‘FrackNation’ co-director: more social media involvement needed
Filmmaker and investigative journalist Ann McElhinney, who co-directed the film “FrackNation,” told attendees at the Montana Petroleum Association’s annual meeting in Billings on Aug. 28 that the oil and gas industry needs to get more involved in social media in order to counter misinformation being disseminated across the U.S. regarding not only hydraulic fracturing, but on energy and mining issues in general.
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McElhinney, the keynote speaker at the MPA meeting, cited numerous examples of high-profile celebrities who oppose such issues as fracking, offshore drilling and mining, as well as the use of non-renewable forms of energy. The problem with that, she said, is two-fold. First, the messages being conveyed are based on untrue information, and second, celebrities can have large followings and people listen to them. Furthermore, so much of what is being said, is being said through social media. “There are people out there who want to shut you down and they’re powerful,” she told MPA.
The solution for industry, she said, is to use social media. “Twitter matters,” she told MPA. “If we’re not in that conversation, the other side overwhelms.”
In addition to social media, McElhinney said one-sided arguments are being presented to students in many schools in the U.S. The result is that students are not getting a balanced view of such issues as hydraulic fracturing and the use of natural gas. She said it’s important for people to get involved and find out exactly what children are being taught on energy issues.
McElhinney also took renewable energy to task in her address to MPA. In order to love wind energy, she said, you have to love copper mining because of all the copper wire that is used in wind generators. In addition, she pointed out the use of rare earth metals in solar panels and said those rare earths come from toxic mining operations in China. She noted that in order to have one of the 50 states totally dependent on solar energy, a huge percent of all the other 49 states would have to be covered with solar panels.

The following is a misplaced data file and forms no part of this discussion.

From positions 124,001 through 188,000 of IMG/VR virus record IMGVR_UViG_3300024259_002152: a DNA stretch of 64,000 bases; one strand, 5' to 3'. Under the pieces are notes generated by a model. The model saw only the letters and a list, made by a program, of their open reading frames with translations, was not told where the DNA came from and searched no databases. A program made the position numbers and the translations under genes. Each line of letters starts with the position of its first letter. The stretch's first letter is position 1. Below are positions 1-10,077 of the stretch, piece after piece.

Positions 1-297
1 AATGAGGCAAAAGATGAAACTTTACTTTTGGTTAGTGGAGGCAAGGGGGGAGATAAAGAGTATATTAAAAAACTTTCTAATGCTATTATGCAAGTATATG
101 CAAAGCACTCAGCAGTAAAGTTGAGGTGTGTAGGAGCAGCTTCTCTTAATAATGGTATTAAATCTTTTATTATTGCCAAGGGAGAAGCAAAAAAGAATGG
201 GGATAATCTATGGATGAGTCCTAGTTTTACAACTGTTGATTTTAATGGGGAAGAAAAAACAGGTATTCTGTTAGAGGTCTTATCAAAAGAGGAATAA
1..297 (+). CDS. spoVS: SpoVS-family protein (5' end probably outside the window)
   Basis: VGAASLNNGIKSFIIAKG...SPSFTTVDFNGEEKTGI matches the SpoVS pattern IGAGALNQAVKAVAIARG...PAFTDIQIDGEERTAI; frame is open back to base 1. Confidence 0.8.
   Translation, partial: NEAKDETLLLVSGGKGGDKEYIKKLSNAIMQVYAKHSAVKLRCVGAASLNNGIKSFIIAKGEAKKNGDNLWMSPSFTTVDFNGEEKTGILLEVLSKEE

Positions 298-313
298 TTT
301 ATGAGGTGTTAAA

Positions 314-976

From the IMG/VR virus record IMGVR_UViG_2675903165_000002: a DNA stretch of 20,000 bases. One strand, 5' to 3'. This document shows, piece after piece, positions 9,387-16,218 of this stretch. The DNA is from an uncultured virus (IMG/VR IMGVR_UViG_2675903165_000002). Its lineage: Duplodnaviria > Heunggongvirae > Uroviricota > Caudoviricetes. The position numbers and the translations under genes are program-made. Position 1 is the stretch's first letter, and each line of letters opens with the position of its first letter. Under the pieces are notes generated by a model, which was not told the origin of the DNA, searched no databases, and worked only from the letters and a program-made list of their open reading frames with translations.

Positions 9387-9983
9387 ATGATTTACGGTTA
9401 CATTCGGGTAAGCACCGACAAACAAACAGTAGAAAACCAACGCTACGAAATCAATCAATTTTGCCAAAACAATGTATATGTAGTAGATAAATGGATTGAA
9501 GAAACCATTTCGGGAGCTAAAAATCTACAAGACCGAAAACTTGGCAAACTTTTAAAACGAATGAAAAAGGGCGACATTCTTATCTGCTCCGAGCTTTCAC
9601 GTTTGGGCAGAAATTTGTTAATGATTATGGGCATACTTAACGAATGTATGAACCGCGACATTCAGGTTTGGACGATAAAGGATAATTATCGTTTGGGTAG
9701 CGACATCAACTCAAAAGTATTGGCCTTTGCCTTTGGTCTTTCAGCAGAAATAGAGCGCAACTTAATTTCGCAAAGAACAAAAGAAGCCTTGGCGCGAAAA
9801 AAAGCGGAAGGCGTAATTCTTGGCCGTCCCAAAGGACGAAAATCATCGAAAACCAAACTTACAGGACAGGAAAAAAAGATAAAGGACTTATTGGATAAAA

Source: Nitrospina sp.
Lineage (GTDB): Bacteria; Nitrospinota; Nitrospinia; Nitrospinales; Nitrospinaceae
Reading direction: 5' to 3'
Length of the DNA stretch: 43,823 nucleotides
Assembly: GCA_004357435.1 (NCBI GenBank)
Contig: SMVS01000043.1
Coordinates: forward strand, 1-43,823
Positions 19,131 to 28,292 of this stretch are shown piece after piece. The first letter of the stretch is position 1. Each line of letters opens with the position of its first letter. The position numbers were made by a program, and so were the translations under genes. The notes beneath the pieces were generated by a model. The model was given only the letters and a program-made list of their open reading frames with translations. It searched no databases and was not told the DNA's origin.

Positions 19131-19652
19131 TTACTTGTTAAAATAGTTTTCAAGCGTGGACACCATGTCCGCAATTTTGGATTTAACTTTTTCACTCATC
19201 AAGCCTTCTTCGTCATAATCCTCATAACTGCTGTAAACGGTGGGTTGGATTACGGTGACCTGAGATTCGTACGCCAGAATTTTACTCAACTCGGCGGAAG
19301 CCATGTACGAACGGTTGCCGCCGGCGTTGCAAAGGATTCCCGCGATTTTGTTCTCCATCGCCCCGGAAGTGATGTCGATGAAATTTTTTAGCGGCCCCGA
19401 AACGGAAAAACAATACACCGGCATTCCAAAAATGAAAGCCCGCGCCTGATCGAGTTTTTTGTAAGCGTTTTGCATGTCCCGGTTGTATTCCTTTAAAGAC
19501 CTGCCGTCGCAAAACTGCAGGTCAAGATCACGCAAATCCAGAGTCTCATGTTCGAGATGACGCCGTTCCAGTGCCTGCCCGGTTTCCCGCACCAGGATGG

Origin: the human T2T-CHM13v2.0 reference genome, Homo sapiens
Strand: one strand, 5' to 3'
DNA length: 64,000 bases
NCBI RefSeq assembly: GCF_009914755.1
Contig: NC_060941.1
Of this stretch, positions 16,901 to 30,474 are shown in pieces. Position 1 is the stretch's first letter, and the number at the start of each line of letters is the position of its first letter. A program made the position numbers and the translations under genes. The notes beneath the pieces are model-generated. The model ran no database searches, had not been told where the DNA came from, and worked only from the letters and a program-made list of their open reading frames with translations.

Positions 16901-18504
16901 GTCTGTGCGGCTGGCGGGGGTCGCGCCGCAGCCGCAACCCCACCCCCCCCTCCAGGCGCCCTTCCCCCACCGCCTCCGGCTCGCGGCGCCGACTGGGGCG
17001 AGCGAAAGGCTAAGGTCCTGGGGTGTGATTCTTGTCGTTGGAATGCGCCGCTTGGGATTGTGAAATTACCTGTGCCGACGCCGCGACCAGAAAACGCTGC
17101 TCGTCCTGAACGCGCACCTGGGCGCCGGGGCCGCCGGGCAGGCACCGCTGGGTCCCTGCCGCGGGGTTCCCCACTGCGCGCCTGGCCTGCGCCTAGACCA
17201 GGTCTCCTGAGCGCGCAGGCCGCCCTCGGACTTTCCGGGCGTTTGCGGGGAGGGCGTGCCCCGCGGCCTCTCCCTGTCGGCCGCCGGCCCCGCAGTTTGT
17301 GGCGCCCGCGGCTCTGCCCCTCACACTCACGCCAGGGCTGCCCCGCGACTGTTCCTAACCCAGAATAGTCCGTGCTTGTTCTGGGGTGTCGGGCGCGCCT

Furthermore, McElhinney said, there are only two reliable forms of renewable energy that work: hydroelectric power and wood. That is a fact of life, she said — a fact she said opponents of oil and gas don’t like to hear.
‘FrackNation’McElhinney, along with her husband Phelim McAleer and co-director Magdalena Segieda, made the film “FrackNation” as a response to the 2010 HBO documentary “Gasland.” In “FrackNation,” McAleer confronts “Gasland” filmmaker Josh Fox about what McAleer says is false information in the “Gasland” film, and goes on to investigate and refute many of the claims in “Gasland.” A sequel to “Gasland,” “Gasland Part 2,” appeared on HBO in July.
“FrackNation” was funded through the crowd funding website Kickstarter where more than 3,000 people from 26 countries contributed over $200,000. All those who contributed became executive producers of the film and their names appeared in the credits at the end of the film. Donations from oil or gas companies and/or their executives were rejected.
Other worksIn addition to “FrackNation,” McElhinney and McAleer directed and produced the film “Not Evil Just Wrong,” a film challenging Al Gore’s “An Inconvenient Truth” film, and “Mind Your Own Business,” another documentary, this one about a Canadian mining company’s unsuccessful attempt to start an open pit gold and silver mine in Romania.
A native of Ireland, McElhinney has also written extensively in her journalism career for such newspapers as the Irish Times and the UK Sunday Times. She has also appeared on or is a regular contributor to media organizations in the U.S., the U.K., Ireland, Canada and Australia.
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